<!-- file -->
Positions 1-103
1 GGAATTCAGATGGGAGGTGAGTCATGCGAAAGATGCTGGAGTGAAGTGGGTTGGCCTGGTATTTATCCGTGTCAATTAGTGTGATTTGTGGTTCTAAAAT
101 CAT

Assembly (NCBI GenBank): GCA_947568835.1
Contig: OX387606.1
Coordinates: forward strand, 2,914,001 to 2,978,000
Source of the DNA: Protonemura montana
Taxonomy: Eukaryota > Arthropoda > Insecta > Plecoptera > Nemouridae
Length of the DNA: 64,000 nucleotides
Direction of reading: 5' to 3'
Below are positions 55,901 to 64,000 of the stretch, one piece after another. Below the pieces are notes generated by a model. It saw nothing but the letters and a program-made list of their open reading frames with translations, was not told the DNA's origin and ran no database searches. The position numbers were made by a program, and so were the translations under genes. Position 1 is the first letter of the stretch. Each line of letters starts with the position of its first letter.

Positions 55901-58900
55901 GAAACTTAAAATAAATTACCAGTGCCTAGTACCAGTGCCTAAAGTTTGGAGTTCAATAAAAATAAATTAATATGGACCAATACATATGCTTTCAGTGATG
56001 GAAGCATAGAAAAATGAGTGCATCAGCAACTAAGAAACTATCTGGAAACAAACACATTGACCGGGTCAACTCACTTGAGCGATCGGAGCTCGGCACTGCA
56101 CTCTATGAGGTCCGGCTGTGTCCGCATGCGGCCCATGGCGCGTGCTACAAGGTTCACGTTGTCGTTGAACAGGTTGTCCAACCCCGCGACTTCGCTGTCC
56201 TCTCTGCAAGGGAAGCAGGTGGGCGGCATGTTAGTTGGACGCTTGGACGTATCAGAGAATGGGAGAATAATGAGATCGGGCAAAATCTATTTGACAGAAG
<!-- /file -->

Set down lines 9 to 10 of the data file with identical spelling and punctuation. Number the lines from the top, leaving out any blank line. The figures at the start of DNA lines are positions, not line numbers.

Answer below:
Length of the DNA: 64,000 nucleotides
Direction of reading: 5' to 3'